Canadian Bank Notes

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Prior to World War  II, most of the higher denomination bills issued in Canada we in fact done by private banks, and not the government.  If you used a $20 bill a hundred years ago, chances are it was made by the Bank of Montreal, the Royal Bank, the Bank of Commerce, the Toronto Bank, etc.
 
These notes are quite interesting to collect.   Firstly, they have stunning artwork on both the fronts and backs.  These were intricate designs printed to make counterfeiting difficult.  Often, on the early notes they are also hand signed, so that each note is somewhat unique.  Like current notes the “Chartered Notes” (this is what collectors call them) are also serial numbered, and it can be fun to try to find interesting numbers (like very low #’s, high #, notes with solid #’s, etc), although these are quite rare.
 
Banks, like other businesses, went into business…and sometimes went out of business, so many of the notes became worthless, or were redeemed by an acquiring bank.  There are over 100 different issuing banks, and many produced notes over a long period.  This makes for a lot of different types, and for a fun and varied collection.
 
Chartered bank notes are for the most part relatively scarce.  After WW II the Bank of Canada stopped allowing banks to issue notes (actually the last issue was in 1943), and a redemption program was put in place.  As a result almost all of the notes have been redeemed and destroyed.   We actually have records, available to collectors, of the dollars outstanding in notes of each bank.  Some banks like Royal have over a million dollars outstanding, but others like the Summerside Bank have only $43.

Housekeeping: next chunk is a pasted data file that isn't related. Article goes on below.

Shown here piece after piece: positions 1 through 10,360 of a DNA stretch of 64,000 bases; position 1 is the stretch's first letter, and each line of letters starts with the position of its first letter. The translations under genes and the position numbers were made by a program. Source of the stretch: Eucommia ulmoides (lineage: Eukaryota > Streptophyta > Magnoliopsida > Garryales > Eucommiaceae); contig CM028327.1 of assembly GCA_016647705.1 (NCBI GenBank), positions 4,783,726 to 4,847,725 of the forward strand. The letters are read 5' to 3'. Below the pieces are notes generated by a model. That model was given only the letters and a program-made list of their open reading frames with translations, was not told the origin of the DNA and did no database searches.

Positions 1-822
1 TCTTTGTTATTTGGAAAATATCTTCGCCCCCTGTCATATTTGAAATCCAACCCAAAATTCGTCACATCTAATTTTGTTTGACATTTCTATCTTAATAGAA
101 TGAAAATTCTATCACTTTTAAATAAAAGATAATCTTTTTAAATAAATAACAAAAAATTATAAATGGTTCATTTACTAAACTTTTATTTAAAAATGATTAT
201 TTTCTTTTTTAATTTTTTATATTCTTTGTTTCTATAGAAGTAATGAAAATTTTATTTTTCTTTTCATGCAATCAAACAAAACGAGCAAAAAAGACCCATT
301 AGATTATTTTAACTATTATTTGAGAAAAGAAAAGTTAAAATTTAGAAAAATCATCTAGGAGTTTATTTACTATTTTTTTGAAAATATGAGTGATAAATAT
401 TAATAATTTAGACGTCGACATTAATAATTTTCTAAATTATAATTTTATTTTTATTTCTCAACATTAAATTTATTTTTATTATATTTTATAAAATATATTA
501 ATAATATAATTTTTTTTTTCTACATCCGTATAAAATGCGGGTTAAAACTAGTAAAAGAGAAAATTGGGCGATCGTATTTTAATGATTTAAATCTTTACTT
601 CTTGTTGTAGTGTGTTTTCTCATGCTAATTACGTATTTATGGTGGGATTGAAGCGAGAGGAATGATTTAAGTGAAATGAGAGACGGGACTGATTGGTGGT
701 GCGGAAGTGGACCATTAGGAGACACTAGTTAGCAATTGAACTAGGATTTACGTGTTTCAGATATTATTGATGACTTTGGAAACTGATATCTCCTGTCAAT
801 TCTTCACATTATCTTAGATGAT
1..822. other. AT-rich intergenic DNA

Generally, most notes prior to 1910 are very hard to find.  Most commonly encountered by collectors are from the 1920’s and 1930’s.  Many of these were save in sufficient quantity that any collector with patience will be able to find them.  ALL of these notes sell for more than face value, with some worth thousands of dollars.  The usual rules of collecting apply…rarity, and condition will determine value.  Finding any early items in new condition is very very difficult.
 
The standard reference on the subject is the Charlton Standard Catalog of Canadian Banknotes.  It is not published every year, and can be a difficult books to find, as it is printed in limited quantities.  This book provides a virtually complete listing, pricing, and good quality backround information.
 
The market for these notes has been very strong over the last 10 years, and we usually sell whatever we have in stock rather quickly, despite being able to pick up many large collections.
 
If you would like more information regarding Chartered Bank Notes, or have any questions relating to this topic or others relating to coin collecting please feel free to contact me.
 
Michael Joffre is owner of Carsley Whetstone & Company Inc. a firm that buys and sells rare coins and related collectables.  He is always interested in buying older coin collections. CWC also carries a full line of books and collecting supplies, available in stock in their retail store.   Michael can be reached at 514-289-9761, or at sales@carsleys.com.   For more information please visit www.carsleys.com

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